Secretary Antony J. Blinken with Leila Fadel of NPR Morning Edition

Secretary Antony J. Blinken with Leila Fadel of NPR Morning Edition

QUESTION:  Secretary of State Antony Blinken met with China’s President Xi Jinping today, capping the first visit by a top U.S. diplomat to Beijing in five years.

SECRETARY BLINKEN:  Keeping those lines of communication open and in effect reopening them is in and of itself very, very important.  Direct engagement – sustained communications at senior levels – is the best way to responsibly manage our relationship.  It’s the best way to responsibly manage the differences, the deep differences that we have, to make sure that the competition that we’re in doesn’t veer into conflict.

QUESTION: I spoke with Secretary Blinken this morning and asked him about a diplomatic visit that has not been matched by a meeting between the top military officials in Beijing and Washington.

SECRETARY BLINKEN:  These military-to-military contacts are hugely important if we’re going to avoid an unintentional conflict, and that was only reinforced over the last couple of weeks.  We saw incidents on the seas and in the skies that were really dangerous, and – in our judgment, unprofessional.  So that’s exactly why I’ve raised it.  I don’t have any immediate progress to report on that.  I can tell you it’s an ongoing priority and that’s something that we’ve made clear and we’ll continue to work on.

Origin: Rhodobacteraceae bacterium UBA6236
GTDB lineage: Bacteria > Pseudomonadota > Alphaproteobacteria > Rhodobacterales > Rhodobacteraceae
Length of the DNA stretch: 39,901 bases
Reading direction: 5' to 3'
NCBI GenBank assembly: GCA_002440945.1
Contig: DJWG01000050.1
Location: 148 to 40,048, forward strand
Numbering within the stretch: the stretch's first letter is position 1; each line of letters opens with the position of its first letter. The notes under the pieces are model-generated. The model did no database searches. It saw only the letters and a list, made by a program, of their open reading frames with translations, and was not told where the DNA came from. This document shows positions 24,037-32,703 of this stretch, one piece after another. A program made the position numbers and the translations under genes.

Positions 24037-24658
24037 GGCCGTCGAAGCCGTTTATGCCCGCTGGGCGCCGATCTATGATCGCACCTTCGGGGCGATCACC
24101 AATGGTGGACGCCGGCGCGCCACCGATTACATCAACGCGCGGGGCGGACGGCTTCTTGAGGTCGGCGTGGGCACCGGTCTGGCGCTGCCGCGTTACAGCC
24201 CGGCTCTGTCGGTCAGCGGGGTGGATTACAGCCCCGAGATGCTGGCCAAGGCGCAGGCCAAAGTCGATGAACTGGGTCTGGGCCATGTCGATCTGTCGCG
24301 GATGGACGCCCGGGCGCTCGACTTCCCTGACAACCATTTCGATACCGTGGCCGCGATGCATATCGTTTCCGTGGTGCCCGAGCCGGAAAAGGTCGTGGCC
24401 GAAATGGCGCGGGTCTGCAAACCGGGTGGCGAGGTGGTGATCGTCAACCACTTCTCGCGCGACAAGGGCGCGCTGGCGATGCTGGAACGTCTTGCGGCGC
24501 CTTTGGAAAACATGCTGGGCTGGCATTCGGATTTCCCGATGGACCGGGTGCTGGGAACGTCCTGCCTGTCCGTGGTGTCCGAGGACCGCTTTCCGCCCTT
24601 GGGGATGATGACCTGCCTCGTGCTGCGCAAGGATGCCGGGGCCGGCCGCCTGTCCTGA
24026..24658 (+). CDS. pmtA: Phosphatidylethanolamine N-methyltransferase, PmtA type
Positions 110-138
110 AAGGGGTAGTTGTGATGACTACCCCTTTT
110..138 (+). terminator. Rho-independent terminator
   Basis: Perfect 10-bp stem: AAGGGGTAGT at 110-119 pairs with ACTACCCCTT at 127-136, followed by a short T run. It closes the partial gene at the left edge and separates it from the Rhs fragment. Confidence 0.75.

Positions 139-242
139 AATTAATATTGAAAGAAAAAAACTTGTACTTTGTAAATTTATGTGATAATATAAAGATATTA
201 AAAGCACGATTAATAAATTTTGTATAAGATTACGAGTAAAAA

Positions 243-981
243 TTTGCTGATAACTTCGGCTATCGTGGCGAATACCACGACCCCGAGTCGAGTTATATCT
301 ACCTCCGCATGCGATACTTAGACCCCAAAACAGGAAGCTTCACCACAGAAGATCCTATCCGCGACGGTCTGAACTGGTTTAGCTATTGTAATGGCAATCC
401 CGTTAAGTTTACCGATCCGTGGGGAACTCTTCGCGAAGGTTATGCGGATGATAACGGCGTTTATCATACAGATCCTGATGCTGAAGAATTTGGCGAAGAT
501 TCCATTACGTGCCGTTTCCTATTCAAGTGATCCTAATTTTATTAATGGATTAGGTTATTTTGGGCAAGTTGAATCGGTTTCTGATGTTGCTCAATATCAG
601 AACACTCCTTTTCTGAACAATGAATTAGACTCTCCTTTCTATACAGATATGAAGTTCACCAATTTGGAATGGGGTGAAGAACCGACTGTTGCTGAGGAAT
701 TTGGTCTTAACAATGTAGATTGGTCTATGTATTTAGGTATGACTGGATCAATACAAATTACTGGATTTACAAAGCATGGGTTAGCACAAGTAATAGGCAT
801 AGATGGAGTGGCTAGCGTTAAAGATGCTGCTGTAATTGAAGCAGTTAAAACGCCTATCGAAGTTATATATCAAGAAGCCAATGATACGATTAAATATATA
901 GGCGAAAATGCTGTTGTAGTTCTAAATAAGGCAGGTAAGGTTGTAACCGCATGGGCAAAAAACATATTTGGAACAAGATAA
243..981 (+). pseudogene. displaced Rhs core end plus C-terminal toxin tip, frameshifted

QUESTION:  One of the areas in which really there is global concern around conflict is Taiwan.  Beijing blames Washington, or really, Beijing and Washington are trading blame for the rising tension.  China blames the U.S. for bringing up its human rights record, for what China perceives as growing support of Taiwan.  With presidential elections in Taiwan in January, are you concerned things may escalate?

SECRETARY BLINKEN:  Well, Taiwan is a question, a challenge that we’ve actually managed successfully for nearly five decades.  And it really is, in a way, a hallmark of the success of responsible management, because we’ve succeeded in preserving peace and stability across the Taiwan Strait for four decades.  But we have real concerns about the direction that this has taken in recent years where China has taken reckless actions.